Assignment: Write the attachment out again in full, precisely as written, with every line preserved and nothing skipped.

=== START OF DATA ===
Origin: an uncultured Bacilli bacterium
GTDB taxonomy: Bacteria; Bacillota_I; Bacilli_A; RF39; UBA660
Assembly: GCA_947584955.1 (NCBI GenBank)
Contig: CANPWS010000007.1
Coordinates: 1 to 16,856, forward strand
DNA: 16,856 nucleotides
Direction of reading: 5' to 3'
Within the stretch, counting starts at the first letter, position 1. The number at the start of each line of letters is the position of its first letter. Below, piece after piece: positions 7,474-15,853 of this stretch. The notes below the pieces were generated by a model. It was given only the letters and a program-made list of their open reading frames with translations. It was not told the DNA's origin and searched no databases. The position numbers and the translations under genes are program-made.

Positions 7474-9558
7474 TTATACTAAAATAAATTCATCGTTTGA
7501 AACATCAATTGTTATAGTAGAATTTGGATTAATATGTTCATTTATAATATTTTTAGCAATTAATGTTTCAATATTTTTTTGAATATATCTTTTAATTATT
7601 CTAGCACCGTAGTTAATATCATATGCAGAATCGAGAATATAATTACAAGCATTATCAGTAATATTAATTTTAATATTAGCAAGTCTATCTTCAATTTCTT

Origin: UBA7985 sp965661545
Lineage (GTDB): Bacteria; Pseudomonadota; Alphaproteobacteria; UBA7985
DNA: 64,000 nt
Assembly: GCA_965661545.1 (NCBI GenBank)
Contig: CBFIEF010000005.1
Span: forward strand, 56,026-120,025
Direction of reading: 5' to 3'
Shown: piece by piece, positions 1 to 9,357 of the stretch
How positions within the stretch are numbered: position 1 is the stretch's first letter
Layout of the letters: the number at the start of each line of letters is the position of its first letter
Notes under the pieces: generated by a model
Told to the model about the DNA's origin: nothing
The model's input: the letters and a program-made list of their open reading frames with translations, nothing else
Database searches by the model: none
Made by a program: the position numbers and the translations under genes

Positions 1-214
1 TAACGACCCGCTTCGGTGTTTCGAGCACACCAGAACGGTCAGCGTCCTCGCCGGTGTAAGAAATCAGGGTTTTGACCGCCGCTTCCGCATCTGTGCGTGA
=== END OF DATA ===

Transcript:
Origin: an uncultured Bacilli bacterium
GTDB taxonomy: Bacteria; Bacillota_I; Bacilli_A; RF39; UBA660
Assembly: GCA_947584955.1 (NCBI GenBank)
Contig: CANPWS010000007.1
Coordinates: 1 to 16,856, forward strand
DNA: 16,856 nucleotides
Direction of reading: 5' to 3'
Within the stretch, counting starts at the first letter, position 1. The number at the start of each line of letters is the position of its first letter. Below, piece after piece: positions 7,474-15,853 of this stretch. The notes below the pieces were generated by a model. It was given only the letters and a program-made list of their open reading frames with translations. It was not told the DNA's origin and searched no databases. The position numbers and the translations under genes are program-made.

Positions 7474-9558
7474 TTATACTAAAATAAATTCATCGTTTGA
7501 AACATCAATTGTTATAGTAGAATTTGGATTAATATGTTCATTTATAATATTTTTAGCAATTAATGTTTCAATATTTTTTTGAATATATCTTTTAATTATT
7601 CTAGCACCGTAGTTAATATCATATGCAGAATCGAGAATATAATTACAAGCATTATCAGTAATATTAATTTTAATATTAGCAAGTCTATCTTCAATTTCTT

Origin: UBA7985 sp965661545
Lineage (GTDB): Bacteria; Pseudomonadota; Alphaproteobacteria; UBA7985
DNA: 64,000 nt
Assembly: GCA_965661545.1 (NCBI GenBank)
Contig: CBFIEF010000005.1
Span: forward strand, 56,026-120,025
Direction of reading: 5' to 3'
Shown: piece by piece, positions 1 to 9,357 of the stretch
How positions within the stretch are numbered: position 1 is the stretch's first letter
Layout of the letters: the number at the start of each line of letters is the position of its first letter
Notes under the pieces: generated by a model
Told to the model about the DNA's origin: nothing
The model's input: the letters and a program-made list of their open reading frames with translations, nothing else
Database searches by the model: none
Made by a program: the position numbers and the translations under genes

Positions 1-214
1 TAACGACCCGCTTCGGTGTTTCGAGCACACCAGAACGGTCAGCGTCCTCGCCGGTGTAAGAAATCAGGGTTTTGACCGCCGCTTCCGCATCTGTGCGTGA